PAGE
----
Petra Kvitova is doing her best to sound positive after finally getting on court following the illness that forced her to withdraw from the WTA Championships.
"Well, I stayed on the court for 15 minutes, so I can't say that it was practice, but I got a feel of the balls and the court," says the Czech just three days before she hopes to lead her nation in the Fed Cup final.
"I hope that on Saturday I'll be ready. I am optimistic, I have to think positively."
Kvitova won both singles matches in and, fitness permitting, is likely to be the key player against Serbia in Prague this weekend.
"It would be so great if we can win again," says the 22-year-old. "We are playing at home in front of our families, we have a full stadium, so I know it's going to be big pressure but the support is going to be huge, so I hope we can defend our title."
The has endured a difficult 2012 with injuries and illness, culminating in her withdrawal after one match at last week's elite championships in Istanbul.
"It was really sad," she admits. "It's never easy and it was the first time for me that I withdrew. I never retired from a match, and I don't like this."
Twelve months ago, Kvitova completed a stellar year by to her Wimbledon triumph, before going on to help the Czech Republic win the Fed Cup for the sixth time [the first five wins came under the flag of Czechoslovakia].
This year has been tougher going, with an Achilles injury and illness disrupting the early part of the season and a string of wins hard to come by, but two Grand Slam semi-finals, two tour titles and a Fed Cup final have helped her end the year eighth in the rankings.
"It was pretty solid," says Kvitova. "I made the (WTA) Championships again, so was in the top eight. I had some troubles, I was injured and sick and it's not easy to be like this on the tour, if I'm not 100%."
If 2012 feels like something of a letdown, it is because she began the year as the world number two and widely tipped for top spot going into the Australian Open.
"She's the one to beat right now," said Maria Sharapova, and Victoria Azarenka to then become number one by claiming her first Grand Slam title.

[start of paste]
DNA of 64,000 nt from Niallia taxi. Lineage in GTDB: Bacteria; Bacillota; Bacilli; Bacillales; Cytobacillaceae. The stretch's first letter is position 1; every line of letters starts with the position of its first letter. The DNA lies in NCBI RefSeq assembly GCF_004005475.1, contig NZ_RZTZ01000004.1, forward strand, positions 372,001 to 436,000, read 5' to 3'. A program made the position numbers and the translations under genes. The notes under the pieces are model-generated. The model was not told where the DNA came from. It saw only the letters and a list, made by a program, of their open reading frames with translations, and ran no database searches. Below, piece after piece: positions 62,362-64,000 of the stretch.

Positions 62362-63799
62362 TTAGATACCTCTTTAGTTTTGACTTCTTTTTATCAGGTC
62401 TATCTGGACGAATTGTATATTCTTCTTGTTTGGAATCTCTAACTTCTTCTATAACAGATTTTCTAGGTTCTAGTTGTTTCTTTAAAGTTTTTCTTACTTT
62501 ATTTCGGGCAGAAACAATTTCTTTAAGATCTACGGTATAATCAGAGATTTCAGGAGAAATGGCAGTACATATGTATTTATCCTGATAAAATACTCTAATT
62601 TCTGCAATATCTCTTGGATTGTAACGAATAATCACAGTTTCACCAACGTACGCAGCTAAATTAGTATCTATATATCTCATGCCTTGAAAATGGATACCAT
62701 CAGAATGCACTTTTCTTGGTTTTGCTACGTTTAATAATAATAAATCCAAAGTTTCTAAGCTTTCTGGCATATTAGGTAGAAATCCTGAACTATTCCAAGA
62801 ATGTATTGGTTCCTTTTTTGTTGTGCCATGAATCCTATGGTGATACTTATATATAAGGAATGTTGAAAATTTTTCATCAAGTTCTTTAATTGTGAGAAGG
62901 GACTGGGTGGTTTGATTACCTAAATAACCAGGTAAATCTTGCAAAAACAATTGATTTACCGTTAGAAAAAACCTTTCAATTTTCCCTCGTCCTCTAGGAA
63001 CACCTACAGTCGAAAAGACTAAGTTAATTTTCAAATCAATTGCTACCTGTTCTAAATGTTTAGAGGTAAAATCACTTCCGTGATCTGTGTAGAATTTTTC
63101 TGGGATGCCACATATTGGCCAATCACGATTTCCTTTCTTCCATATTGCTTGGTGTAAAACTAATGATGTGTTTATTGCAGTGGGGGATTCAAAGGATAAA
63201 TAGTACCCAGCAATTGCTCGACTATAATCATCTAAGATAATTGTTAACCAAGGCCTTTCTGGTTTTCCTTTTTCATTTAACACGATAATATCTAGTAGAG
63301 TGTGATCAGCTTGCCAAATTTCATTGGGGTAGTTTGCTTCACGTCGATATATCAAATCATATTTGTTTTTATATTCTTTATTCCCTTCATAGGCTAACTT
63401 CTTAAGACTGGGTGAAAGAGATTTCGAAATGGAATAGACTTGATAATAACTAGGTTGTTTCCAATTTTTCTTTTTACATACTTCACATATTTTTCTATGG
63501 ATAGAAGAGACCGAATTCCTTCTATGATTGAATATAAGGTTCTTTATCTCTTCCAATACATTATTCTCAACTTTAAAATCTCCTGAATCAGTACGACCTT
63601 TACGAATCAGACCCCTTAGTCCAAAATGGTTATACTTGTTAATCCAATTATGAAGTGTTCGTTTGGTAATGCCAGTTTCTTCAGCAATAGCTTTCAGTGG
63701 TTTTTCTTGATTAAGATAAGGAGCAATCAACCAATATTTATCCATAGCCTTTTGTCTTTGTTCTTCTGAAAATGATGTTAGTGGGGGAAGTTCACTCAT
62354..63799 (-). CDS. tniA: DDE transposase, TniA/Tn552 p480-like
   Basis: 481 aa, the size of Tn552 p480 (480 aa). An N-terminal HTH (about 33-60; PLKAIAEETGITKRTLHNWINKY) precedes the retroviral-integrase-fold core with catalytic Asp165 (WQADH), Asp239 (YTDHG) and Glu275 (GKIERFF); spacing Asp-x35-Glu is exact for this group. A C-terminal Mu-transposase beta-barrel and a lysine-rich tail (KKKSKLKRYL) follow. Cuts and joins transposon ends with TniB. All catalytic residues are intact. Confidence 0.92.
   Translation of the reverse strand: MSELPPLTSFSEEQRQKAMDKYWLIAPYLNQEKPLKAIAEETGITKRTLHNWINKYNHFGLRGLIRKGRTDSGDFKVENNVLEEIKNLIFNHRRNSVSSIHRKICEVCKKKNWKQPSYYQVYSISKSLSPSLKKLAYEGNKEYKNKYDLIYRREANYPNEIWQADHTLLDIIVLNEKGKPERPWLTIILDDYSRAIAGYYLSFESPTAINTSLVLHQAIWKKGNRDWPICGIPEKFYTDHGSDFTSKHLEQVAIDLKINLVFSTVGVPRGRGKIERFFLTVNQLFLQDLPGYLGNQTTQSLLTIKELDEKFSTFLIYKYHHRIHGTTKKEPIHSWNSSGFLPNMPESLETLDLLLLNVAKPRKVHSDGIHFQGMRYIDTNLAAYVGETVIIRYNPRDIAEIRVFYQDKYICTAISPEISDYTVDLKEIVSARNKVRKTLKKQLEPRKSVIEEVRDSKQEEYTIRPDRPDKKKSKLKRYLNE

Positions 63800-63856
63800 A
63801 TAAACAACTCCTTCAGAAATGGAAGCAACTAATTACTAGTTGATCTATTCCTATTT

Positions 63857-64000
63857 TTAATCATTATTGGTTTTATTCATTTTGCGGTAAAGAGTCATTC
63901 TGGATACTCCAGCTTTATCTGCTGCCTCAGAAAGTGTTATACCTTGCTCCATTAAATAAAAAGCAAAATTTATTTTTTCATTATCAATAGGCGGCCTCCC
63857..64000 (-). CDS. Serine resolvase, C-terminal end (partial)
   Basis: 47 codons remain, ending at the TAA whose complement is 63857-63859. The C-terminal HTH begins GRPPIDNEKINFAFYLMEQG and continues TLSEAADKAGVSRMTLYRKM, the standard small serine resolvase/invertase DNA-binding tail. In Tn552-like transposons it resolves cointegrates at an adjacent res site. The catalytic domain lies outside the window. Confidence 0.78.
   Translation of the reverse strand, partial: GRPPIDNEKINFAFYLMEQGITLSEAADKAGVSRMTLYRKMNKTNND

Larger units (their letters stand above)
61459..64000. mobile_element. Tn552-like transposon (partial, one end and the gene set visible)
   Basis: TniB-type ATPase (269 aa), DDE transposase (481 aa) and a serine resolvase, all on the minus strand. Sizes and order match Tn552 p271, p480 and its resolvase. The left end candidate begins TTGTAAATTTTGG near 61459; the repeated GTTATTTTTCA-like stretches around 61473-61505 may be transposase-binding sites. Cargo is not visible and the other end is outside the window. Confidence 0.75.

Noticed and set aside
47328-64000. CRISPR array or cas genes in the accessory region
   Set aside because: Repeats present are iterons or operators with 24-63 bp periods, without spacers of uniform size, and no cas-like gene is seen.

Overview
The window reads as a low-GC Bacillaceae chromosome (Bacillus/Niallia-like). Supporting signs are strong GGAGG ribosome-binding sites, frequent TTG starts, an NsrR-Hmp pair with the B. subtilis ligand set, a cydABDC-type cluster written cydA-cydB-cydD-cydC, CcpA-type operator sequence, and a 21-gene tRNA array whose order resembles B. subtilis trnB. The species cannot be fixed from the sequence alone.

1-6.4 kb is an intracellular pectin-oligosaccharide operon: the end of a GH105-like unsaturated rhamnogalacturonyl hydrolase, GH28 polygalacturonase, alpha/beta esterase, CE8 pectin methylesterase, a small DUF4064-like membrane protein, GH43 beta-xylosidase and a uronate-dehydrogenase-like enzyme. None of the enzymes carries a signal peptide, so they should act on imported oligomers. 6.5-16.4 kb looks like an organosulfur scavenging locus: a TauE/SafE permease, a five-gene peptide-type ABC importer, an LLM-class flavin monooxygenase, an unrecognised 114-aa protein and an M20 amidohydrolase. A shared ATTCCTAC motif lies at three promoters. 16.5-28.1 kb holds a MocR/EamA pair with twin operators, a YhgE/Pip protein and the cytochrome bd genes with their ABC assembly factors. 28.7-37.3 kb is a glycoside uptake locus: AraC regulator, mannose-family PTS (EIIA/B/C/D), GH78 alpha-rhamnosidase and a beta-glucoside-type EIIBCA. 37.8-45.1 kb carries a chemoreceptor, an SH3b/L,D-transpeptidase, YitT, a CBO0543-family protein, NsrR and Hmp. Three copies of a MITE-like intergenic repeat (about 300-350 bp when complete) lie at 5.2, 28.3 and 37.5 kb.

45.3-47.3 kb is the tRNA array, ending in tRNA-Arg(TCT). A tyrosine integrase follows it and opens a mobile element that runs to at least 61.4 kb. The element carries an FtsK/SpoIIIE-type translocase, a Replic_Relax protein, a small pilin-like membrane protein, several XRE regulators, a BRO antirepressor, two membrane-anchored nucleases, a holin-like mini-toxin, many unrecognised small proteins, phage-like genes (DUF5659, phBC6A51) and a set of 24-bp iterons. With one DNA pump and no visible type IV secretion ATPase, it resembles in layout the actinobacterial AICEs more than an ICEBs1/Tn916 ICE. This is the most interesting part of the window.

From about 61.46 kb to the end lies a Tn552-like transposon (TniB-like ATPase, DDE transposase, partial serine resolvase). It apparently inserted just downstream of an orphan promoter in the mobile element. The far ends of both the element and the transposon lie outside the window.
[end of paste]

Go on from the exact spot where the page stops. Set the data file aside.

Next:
"I tried not to think about the number one in January but every press conference, all the questions were about the number one.
"It was a small step to be number one but there were six players who could be number one. Of course I wanted it, maybe in the future. Maybe I'll have a little less pressure next year, but this year at the beginning I had big pressure and I played good tennis.
"Of course it's difficult as players have nothing to lose against me but I can't be thinking like this, I have to just be focused and try to improve everything and be on the court thinking about the match, and not about the girl on the other side."
When the focus is sharp, there are few players who can live with Kvitova in full flight.
"I'm a lefty and I like to play fast and short rallies," is her straightforward description of her game. "When I started to play tennis with my father I was like this, I never liked long rallies."
If Kvitova has the tools required to take on all-comers, there is still plenty to work on in a game that is explosive but inconsistent.
"I can improve everything, which is great news for me and my coach," she says, laughing, before adding: "I can improve my fitness, my tactics and especially I think the mental side can be stronger.
"That is difficult, very emotional sometimes and I have a great sports psychologist [Michal Safar] - we have been working together for almost a year, so we know each other very well and he knows exactly what I need and what I have to improve. Everything about using pressure and playing your best under pressure. It's hard to describe."
If she is to resume her Grand Slam-winning ways and vie for top spot, there is one major obstacle that Kvitova must overcome.
Serena Williams has blown away the competition in the second half of 2012, taking Kvitova's Wimbledon and WTA crowns and adding the US Open and Olympic titles for good measure.
The American might be ranked third, behind Azarenka and Sharapova, but there is not much doubt who is the one to beat.
"I think right now Serena's the best player in the world," says Kvitova.
"She's a great player, a huge champion, and what she did in the last couple of months is unbelievable. She was unstoppable. I think she's much stronger and a better player than before. She's a big champion and I hope that I can take something from her."
So does she believe she can beat the American next year?
"Who knows? It's a different season and of course I'll try in the off-season to practise a lot on the important things I need in my game, and then we'll see."
For now, there is one more task to complete in front of a packed and expectant crowd before Kvitova escapes the Prague chill and forgets about tennis for a fortnight.
"We'll go to the beach," she says. "Somewhere warm."